Chancellor Angela Merkel announced the measures early Tuesday after a lengthy video call with the country’s 16 state governors, nearly three weeks after the two sides last agreed on a plan to pave the way for easing certain rules.
Since then, infections have steadily increased as the most contagious variant first detected in Britain became dominant. The restrictions previously set until March 28 will now remain in effect until April 18.
Regions where the weekly number of new infections exceeds 100 per 100,000 population for three consecutive days will face stricter rules, as agreed at the previous meeting.
“Unfortunately, we will have to use this emergency brake,” Merkel told reporters in Berlin.
The weekly infection rate per 100,000 people stood at 107 nationwide on Monday, up from the mid-1960s three weeks ago.
Officials agreed to largely shut down public life from April 1-3, adding a public holiday and closing most stores for the period. Public gatherings will be banned from April 1-5 to encourage people to stay in their homes.
Amid concerns over the increase in the number of Germans traveling abroad on vacation, authorities also agreed to a general requirement that air travelers be tested for COVID-19 before taking a flight to Germany.
The development of legally watertight rules has sometimes proved to be a headache. A court in Germany’s most populous state, North Rhine-Westphalia, said on Monday it had overturned rules requiring people to get appointments to visit stores. He said he violated a requirement that companies be treated equally.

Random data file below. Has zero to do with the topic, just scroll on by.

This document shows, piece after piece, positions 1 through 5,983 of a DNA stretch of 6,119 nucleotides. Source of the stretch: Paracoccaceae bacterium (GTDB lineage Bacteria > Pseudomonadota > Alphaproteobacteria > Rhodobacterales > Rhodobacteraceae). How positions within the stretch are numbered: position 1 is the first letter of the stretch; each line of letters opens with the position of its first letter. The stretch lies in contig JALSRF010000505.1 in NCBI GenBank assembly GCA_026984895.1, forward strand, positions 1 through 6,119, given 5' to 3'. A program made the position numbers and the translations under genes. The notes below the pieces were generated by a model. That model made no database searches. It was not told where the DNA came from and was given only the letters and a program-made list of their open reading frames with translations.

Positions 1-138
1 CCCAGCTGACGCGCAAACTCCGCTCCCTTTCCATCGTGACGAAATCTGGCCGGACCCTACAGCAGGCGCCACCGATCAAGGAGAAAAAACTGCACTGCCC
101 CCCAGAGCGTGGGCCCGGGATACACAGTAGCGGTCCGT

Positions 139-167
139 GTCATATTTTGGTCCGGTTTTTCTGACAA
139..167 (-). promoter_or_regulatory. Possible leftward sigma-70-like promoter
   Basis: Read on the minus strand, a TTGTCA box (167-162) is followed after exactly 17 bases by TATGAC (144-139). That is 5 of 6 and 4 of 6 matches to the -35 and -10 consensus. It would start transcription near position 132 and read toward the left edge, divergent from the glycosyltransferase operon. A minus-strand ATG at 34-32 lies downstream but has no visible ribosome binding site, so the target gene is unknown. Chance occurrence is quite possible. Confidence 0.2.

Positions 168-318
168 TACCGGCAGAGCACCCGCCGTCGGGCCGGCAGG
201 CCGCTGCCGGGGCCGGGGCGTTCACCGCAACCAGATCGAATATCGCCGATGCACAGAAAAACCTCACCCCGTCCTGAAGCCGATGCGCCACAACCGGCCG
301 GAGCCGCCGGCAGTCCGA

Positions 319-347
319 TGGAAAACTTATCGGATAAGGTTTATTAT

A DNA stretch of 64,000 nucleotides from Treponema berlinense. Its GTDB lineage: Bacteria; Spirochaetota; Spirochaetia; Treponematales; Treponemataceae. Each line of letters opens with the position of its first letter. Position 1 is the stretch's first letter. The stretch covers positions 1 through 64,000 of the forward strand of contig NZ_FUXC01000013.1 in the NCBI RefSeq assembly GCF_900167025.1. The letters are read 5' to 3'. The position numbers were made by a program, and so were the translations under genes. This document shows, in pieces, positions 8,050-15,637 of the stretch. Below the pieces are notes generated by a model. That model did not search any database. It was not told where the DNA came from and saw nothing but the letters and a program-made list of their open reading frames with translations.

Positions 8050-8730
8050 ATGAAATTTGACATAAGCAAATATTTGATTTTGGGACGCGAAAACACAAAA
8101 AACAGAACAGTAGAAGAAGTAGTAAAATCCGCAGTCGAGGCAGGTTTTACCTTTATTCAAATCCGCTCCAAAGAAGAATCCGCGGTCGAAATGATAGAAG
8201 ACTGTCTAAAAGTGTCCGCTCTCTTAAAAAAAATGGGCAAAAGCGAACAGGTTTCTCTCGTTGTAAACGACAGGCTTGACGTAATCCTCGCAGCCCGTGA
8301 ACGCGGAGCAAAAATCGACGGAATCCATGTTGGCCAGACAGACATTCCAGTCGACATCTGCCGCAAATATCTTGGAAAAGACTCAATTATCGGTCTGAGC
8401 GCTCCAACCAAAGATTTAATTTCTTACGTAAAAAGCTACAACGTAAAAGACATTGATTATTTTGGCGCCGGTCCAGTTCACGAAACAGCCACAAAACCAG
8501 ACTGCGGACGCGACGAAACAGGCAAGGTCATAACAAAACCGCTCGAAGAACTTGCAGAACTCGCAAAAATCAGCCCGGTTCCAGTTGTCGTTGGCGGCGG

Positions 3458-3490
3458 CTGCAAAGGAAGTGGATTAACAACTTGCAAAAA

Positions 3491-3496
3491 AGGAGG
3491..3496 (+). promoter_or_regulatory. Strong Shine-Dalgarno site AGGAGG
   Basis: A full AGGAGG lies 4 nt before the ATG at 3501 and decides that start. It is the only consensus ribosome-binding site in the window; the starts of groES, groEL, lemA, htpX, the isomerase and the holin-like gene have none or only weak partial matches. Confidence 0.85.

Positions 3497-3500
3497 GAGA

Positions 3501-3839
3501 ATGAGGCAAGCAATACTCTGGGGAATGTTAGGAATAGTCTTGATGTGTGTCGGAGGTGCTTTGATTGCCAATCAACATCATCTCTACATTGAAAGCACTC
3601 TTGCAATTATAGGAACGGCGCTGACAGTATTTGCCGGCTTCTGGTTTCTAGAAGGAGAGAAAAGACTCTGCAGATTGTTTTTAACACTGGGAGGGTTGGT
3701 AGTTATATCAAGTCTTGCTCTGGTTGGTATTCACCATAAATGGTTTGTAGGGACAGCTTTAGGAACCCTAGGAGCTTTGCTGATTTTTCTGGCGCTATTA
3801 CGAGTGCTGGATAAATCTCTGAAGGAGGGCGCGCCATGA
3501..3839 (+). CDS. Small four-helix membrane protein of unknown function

The state government quickly reinstated the rules, tightening them for some businesses – such as bookstores and garden centers – that were previously exempt.
According to Tuesday’s deal, authorities will aim to offer free tests to all students and teachers in German schools, many of whom have only recently reopened after months of distance learning.
Merkel said that Germany, which recorded a relatively low death toll during the first phase of the pandemic last spring, had “successes but also setbacks”.
The country’s immunization campaign has fallen far behind expectations, with only around 9% of the population having received at least one first vaccine and 4% receiving both doses on Sunday.
“We don’t want our health care system to be overloaded,” said Merkel, noting that the new variant has also caused serious illness in younger people infected.